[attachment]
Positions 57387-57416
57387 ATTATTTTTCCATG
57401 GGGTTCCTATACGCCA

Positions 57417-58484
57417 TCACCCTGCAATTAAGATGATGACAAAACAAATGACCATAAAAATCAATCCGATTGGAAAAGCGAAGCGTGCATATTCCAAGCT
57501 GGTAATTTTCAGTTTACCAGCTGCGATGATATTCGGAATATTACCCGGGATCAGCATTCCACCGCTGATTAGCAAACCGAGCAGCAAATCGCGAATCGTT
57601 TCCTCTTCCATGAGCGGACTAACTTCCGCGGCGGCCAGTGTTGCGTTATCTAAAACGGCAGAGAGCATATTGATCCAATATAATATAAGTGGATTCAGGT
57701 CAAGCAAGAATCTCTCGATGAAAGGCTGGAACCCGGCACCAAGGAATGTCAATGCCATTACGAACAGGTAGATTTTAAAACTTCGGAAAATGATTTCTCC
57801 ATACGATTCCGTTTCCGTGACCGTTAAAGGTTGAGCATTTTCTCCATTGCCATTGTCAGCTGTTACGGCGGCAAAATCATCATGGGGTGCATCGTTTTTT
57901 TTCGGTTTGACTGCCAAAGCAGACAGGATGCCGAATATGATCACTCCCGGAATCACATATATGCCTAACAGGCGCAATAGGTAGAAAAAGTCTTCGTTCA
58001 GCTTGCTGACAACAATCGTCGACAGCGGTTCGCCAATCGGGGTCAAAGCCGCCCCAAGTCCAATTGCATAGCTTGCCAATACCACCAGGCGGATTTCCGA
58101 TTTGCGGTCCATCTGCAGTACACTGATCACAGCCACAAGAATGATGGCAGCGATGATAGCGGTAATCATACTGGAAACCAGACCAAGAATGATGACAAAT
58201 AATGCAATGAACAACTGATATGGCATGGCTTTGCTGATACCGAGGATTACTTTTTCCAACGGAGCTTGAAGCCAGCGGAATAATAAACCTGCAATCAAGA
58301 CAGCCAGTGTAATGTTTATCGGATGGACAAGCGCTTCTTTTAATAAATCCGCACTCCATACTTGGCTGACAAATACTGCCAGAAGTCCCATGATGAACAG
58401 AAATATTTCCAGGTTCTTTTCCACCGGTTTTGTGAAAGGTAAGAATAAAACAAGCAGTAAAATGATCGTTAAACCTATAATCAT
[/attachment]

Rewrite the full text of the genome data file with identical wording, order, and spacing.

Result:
Positions 57387-57416
57387 ATTATTTTTCCATG
57401 GGGTTCCTATACGCCA

Positions 57417-58484
57417 TCACCCTGCAATTAAGATGATGACAAAACAAATGACCATAAAAATCAATCCGATTGGAAAAGCGAAGCGTGCATATTCCAAGCT
57501 GGTAATTTTCAGTTTACCAGCTGCGATGATATTCGGAATATTACCCGGGATCAGCATTCCACCGCTGATTAGCAAACCGAGCAGCAAATCGCGAATCGTT
57601 TCCTCTTCCATGAGCGGACTAACTTCCGCGGCGGCCAGTGTTGCGTTATCTAAAACGGCAGAGAGCATATTGATCCAATATAATATAAGTGGATTCAGGT
57701 CAAGCAAGAATCTCTCGATGAAAGGCTGGAACCCGGCACCAAGGAATGTCAATGCCATTACGAACAGGTAGATTTTAAAACTTCGGAAAATGATTTCTCC
57801 ATACGATTCCGTTTCCGTGACCGTTAAAGGTTGAGCATTTTCTCCATTGCCATTGTCAGCTGTTACGGCGGCAAAATCATCATGGGGTGCATCGTTTTTT
57901 TTCGGTTTGACTGCCAAAGCAGACAGGATGCCGAATATGATCACTCCCGGAATCACATATATGCCTAACAGGCGCAATAGGTAGAAAAAGTCTTCGTTCA
58001 GCTTGCTGACAACAATCGTCGACAGCGGTTCGCCAATCGGGGTCAAAGCCGCCCCAAGTCCAATTGCATAGCTTGCCAATACCACCAGGCGGATTTCCGA
58101 TTTGCGGTCCATCTGCAGTACACTGATCACAGCCACAAGAATGATGGCAGCGATGATAGCGGTAATCATACTGGAAACCAGACCAAGAATGATGACAAAT
58201 AATGCAATGAACAACTGATATGGCATGGCTTTGCTGATACCGAGGATTACTTTTTCCAACGGAGCTTGAAGCCAGCGGAATAATAAACCTGCAATCAAGA
58301 CAGCCAGTGTAATGTTTATCGGATGGACAAGCGCTTCTTTTAATAAATCCGCACTCCATACTTGGCTGACAAATACTGCCAGAAGTCCCATGATGAACAG
58401 AAATATTTCCAGGTTCTTTTCCACCGGTTTTGTGAAAGGTAAGAATAAAACAAGCAGTAAAATGATCGTTAAACCTATAATCAT